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MatPlus.Net Forum Twomovers Novotny with en passant
 
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(21) Posted by Sergiy Didukh [Wednesday, Jan 9, 2013 15:46]

The Novotny requires:
1. The key move is a sacrifice of a white piece on the intersection square.
2. The mutual interferences of two black pieces on this intersection square.

The study by Timman in his book doesn't satisfy these requirements. What about the next example?

(= 5+4 )
White to move and win

1.h7 Bb2 2.d4! exd3
[2...Bxd4 3.d7 Rd2 4.d8Q+]
3.d7 Re4+ 4.Kf3! [4.Kh3? Rxh4+] 4...Rd4 5.h8Q

Is this a Novotny? Or should the key sacrifice be made on a square attacked by the both black pieces?
 
   
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(22) Posted by Jacques Rotenberg [Wednesday, Jan 9, 2013 21:04]

No this is not a Novotny. It is nice, but not a Novotny.
 
   
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(23) Posted by Kevin Begley [Thursday, Jan 10, 2013 02:32]; edited by Kevin Begley [13-01-10]

I have the greatest respect for Jan Timman, but I consider his Novotny definition to be fundamentally flawed, orthocentric, and poorly considered.

Definition of the Novotny by Timman:
“The Novotny theme signifies that a piece is placed on the intersection between a diagonal of the opponent's bishop and a file (or rank) on which his rook operates.”

A general interference theme, such as Novotny, should not be defined according to a couple of orthodox units (Rooks and Bishops).
Everybody should toss this poor definition -- and prefer definitions which exactly describe the nature of the interference mechanism (obstruction of two unlike hostile lines, on a single square).
note: I don't even like calling it a "square" (the board is not always square-shaped) -- I'd prefer something like, "node."

ps: I still maintain that there is a class of interference themes, none of which can be defined according to some prerequisite try.
 
 
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(24) Posted by Kevin Begley [Thursday, Jan 10, 2013 02:58]; edited by Kevin Begley [13-01-10]

re: Jacques off topic comment

>"...in both cases would the pawn not being pinned, it could parry the check, moving like the black piece behind it. A kind of pawn-Holzhausen interference shown with diagonal/orthogonal correspondence."

A pin is not an interference, Jacques.
There is no O/D correspondence with respect to interference, here.
In one variation, the en passant capturing pawn interferes with the Rook (though it may be described as an impure interference, owing to the pin).
There is no complimentary interference in the other en passant variation.

Yes, both have pin-mates. Last I checked, that does not constitute O/D echo, and has nothing to do with interference themes. Sheesh!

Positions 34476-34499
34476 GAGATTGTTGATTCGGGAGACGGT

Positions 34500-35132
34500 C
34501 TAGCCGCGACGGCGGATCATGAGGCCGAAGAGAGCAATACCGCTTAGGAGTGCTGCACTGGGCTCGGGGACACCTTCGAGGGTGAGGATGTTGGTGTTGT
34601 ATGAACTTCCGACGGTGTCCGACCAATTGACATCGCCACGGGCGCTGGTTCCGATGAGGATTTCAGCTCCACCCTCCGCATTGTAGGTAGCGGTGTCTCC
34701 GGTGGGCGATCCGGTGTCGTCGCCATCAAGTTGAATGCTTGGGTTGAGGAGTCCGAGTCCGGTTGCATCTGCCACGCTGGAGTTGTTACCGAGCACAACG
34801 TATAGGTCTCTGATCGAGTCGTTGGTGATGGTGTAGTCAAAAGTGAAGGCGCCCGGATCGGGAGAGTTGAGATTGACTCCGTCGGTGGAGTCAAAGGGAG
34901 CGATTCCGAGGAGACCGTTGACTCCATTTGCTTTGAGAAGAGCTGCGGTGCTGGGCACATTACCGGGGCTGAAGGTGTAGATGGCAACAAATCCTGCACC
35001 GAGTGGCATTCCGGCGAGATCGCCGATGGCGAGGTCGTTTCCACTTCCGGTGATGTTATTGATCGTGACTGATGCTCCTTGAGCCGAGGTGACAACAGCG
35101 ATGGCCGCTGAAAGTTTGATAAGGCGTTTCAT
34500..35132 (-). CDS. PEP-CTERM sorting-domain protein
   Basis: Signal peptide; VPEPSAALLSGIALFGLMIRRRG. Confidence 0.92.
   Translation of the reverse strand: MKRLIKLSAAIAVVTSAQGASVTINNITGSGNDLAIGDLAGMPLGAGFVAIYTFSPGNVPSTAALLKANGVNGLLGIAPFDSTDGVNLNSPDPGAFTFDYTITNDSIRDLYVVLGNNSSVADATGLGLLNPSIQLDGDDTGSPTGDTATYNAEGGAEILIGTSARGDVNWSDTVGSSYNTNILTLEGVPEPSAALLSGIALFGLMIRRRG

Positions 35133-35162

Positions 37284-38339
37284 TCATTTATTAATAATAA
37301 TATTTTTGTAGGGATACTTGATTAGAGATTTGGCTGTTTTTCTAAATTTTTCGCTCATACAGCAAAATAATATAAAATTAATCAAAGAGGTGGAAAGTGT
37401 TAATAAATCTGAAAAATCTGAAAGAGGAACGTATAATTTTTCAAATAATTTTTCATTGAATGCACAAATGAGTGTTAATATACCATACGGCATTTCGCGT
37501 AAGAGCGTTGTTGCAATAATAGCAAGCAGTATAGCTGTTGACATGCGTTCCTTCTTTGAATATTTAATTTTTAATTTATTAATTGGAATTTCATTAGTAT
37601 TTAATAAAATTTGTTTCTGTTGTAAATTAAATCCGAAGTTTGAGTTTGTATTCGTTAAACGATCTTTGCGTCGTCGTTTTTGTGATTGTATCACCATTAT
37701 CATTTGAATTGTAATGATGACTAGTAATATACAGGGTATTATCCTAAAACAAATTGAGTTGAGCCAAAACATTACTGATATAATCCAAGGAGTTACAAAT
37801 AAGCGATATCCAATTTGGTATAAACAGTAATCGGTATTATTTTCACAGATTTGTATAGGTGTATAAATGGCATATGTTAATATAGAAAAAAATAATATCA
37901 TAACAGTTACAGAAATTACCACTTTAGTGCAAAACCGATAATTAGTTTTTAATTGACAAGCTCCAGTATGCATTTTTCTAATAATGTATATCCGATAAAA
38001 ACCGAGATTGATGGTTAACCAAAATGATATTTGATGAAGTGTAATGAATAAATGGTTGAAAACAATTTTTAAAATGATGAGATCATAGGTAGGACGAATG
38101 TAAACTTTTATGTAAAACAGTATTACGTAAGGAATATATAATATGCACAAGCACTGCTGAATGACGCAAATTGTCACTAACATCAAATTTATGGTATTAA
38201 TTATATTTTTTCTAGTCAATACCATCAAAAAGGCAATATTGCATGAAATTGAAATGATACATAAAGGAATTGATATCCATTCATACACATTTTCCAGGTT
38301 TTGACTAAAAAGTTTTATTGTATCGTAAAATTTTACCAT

I'm not sure it is adequate to fulfill our definition of a "Dutch Novotny" (though, I would happily defer to better experts on this point); but, it certainly does not fulfill a fourth (new) interference.

You have offered us a really sad attempt to declare a pin to be a Holzhausen interference!
Are you kidding -- just imagine if your statement were true: this would completely alter the historical development of the theme (and indeed interference themes in general).

I value your judgement, Jacques; and, I find it particularly displeasing to find you inventing a thematic fiction, on the fly.
 
   
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(25) Posted by Jacques Rotenberg [Thursday, Jan 10, 2013 09:48]; edited by Jacques Rotenberg [13-01-10]

Sorry to disturb you again Kevin !

This time perhaps is it because of my poor english?
"A kind of Holzhausen' for me does mean something that recalls Holzhausen, that's all.
In the 2# field it is used to speak of passive interferences. It means when the static situation is that of an interference.
As far as I understand, I did not say that this is a Holzhausen!!

Why did I put diagrams ? Because the feature I want to underline is new, and because I miss the words to describe it well.

Do you really want me to write all in details why it recalls a Holzausen ?
 
   
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(26) Posted by Zalmen Kornin [Thursday, Jan 10, 2013 12:42]

@ Jacques:

(alternative setting for the above #2 by V. Dyachuk, with the set flight in 'd3' and changes with the 'novotny mates')

(= 8+7 )
#2

FEN 8/b7/B2r2b1/4Q3/2p1p3/N3pRK1/3Pk3/2B4R

@ Siegfried

(as the required units are more than seven, it would never be a miniature, but a meredith ... well...)

(= 5+6 )
#2

FEN 6b1/6Q1/8/8/4r1p1/3r3k/5P1N/2b2N1K
 
   
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(27) Posted by Jacques Rotenberg [Thursday, Jan 10, 2013 13:40]

Yes your alternative setting is interesting, with a changed mate on the flight, but the knight a3 looks out of play. You could try also lighter :

(= 7+7 )

but then on the flight (which is not a defense) in the solution there is a dual

all in all, not easy to choose the right version. The author's choice seems fair.
 
   
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(28) Posted by Hauke Reddmann [Thursday, Jan 10, 2013 16:41]; edited by Hauke Reddmann [13-01-10]

In Germany the effect in Timmans study would be called "Voraus-Novotny"
(Novotny in advance). You can do that even in 2#, just cut two